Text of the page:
Entertainment Editor, Gemma Kent, chats with Conor Clancy about his new play, Will it Fit in the Van?, ahead of its Cork debut.


Opening for the first time in Cork on March 8th in the Strive Theatre, Will it Fit in the Van? is a farcical black comedy written by Conor Clancy and directed by Al Dalton. Having received critical acclaim at its premiere from the Waterford News & Star and the Munster Express, the group behind the show are hoping for a similar hype here in the Rebel County. I was lucky enough to get to chat with Conor ahead of its release.

“The play is based around two brothers, Dez and Daz, who are both involved in small time drug dealing and aren’t particularly good at it,” Conor tells me when I ask what the play will be offering us plot-wise. “It gets pretty messy pretty fast when the organisation takes a bad turn and they end up kidnapping the wrong person. From here, it descends into a progressively more chaotic mess that involves bad cocaine, biscuits and an electrocution machine, as well as a beloved horse, members of the clergy, and a very important chipper.” I thought that was insane enough, until Conor adds that the entire story is set in Dez and Daz’s sitting room. Whatever about ‘The Van’, I’m thinking, will it all fit on the stage? “It becomes a place of mayhem as each new person enters,” Conor concedes, adding that we should “Expect the unexpected”!

Here, I double back to ask Conor a bit about how he came to be writing plays. His story, as he talks of how he came to UCC to study English and Music, is a classic ode to the transformative power of those big, black, iron gates on Western Road. “Before I got involved with Dramat, writing a script was never something I had even considered… I wrote my first play when I was in 2nd year and had an incredible time with it: I caught the bug straight away and I’ve been dedicating all my time to it since!” Dramat for Conor, and for those he works with who also hail from UCC, became the defining part of college experience. He cites it as “such a fantastic and formative time”, recounting how he and his friends were “jumping into the deep end and trying to keep up with steep learning curves while surrounded by a crowd of weird and wonderful people”. He can’t recommend joining a society enough, and it’s clear that his is a story we can add to the volumes of testaments that rouse the quieter and/or lazier members of the student body to get out, participate and make friends.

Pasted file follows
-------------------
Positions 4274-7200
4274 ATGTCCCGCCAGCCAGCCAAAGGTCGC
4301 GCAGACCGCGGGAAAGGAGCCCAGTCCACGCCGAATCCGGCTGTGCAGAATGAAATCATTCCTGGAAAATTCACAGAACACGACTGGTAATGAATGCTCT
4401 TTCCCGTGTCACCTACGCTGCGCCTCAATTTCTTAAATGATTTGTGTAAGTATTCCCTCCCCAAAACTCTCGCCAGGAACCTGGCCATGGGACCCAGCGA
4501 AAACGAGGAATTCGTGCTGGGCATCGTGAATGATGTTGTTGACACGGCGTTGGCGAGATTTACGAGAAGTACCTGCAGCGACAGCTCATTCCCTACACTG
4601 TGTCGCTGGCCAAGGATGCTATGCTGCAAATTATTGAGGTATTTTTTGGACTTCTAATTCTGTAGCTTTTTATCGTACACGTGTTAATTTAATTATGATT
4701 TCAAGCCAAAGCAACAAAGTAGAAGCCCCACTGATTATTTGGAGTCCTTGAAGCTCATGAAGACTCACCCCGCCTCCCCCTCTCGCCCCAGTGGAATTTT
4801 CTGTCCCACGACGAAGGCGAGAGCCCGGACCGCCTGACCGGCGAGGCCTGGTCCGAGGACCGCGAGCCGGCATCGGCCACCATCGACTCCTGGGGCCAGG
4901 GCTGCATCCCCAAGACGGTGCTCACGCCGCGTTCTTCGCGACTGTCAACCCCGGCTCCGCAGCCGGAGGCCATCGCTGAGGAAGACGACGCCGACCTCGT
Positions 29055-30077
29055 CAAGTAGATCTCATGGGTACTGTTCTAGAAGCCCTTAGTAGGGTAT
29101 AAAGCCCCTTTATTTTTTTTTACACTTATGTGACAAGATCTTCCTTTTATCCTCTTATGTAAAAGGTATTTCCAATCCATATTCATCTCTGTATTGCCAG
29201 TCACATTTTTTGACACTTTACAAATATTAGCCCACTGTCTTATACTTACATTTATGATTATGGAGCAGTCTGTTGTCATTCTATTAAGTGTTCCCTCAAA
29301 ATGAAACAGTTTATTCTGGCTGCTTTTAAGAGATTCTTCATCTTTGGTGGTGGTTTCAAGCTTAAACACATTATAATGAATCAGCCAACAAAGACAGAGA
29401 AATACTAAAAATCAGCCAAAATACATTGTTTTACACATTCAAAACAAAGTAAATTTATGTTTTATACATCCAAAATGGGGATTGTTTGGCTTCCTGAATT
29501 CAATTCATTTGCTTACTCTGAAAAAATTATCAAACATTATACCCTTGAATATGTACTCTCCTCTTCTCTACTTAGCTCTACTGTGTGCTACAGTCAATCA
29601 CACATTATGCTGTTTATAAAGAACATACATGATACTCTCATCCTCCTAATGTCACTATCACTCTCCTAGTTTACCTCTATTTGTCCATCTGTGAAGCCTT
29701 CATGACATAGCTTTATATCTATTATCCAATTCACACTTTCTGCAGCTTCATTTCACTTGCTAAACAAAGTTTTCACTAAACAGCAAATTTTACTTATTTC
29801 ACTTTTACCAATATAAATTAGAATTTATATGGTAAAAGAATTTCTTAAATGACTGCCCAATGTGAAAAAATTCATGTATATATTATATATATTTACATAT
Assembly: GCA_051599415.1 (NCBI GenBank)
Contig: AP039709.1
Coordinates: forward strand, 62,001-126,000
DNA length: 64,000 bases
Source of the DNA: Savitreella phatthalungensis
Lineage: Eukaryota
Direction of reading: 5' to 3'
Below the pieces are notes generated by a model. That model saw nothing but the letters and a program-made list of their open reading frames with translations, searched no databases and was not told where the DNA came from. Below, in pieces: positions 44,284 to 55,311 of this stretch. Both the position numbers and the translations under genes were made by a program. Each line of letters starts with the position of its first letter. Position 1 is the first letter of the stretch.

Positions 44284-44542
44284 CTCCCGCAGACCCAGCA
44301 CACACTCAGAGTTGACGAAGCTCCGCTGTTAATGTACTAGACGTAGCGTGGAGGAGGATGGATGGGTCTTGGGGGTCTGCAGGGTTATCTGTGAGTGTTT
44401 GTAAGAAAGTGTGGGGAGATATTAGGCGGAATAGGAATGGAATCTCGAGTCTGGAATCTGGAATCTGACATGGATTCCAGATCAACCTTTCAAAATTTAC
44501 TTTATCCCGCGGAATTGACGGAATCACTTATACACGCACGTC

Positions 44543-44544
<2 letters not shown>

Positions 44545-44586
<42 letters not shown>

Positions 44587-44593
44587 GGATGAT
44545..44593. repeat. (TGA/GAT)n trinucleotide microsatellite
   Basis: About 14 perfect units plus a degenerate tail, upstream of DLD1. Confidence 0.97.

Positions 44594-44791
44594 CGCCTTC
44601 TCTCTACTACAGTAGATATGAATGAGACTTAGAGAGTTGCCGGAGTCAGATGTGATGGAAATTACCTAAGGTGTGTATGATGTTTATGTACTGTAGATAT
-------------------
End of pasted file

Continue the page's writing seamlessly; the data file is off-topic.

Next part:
Conor Clancy Headshot

Returning to the subject of his up-and-coming play, Conor tells me a bit about the process behind putting something of this scale together. When I ask him whether the behind-the-scenes was something of a one-person operation, he’s quick to insist on the contrary. “Making theatre is always a collaborative process: I don’t think the writer can ever claim that it’s a totally one-man operation. For example, I wrote the first draft of the script on my own and sent it to a few friends to get feedback.” Beyond the friend circle, Conor also attributes thanks to those at his two-week writing residency in Triskel’s Theatre Development Centre, whose “brilliant, creative minds dissected the script with me and gave me loads of ideas to delve into and different ways of twisting what was already there to make something new.” He adds, “There’s loads of jokes in the play now that aren’t even in the script!”

As the subject matter may lend you to think, the play is a black comedy: it dances in that gap between gritty, social commentary and pure nonsensical shenanigans. The motion towards this genre was, Conor tells me, a natural one. “I had always naturally written in a way that combined darker subjects with bright humour… the two tones were kind of wrapped around each other, playing with the atmosphere like flipping between two sides of a coin. But I think, now, I’ve reached a point where I’m able to combine them in a way I wasn’t able to before.” He also notes that a dose of Tarantino films and MacDonagh plays may have had an influence on the way the story came together.

Final Scene of Will it Fit in the Van with Patrick Lehane, Ciaran MacArtain, Niamh Kavanagh, Maggie Donovan, Darragh Keating and Alan Mooney, Photography by Hayley Stuart

Looking ahead to the 8th of March, Conor has high hopes to match our high expectations. “I’m buzzing to see it in Cork!” he says. “Cork is where I started and grew as a writer so it really feels like my home outside of Waterford. It’s been exactly two years since my last piece of original writing was in Cork, so it feels great to have this to come back with.” I ask if he’s experiencing any stage-fright ahead of the release, but he admits that, where he would normally have a few butterflies in the stomach at this point, he’s actually quite calm about the whole thing. “Normally I’m really anxious whenever something like this is happening, but I think with this one I’m just so happy with everyone working on it and trust them all so much that I’m actually not nervous at all, just really excited for it to happen!”

Only one question remains: will it fit in the van?


For more info about Will it Fit in the Van? check out the event page on Facebook at https://www.facebook.com/events/2243639305860488/ . To book a ticket, email strivetheatre12@gmail.com
or call 089 494 3989.

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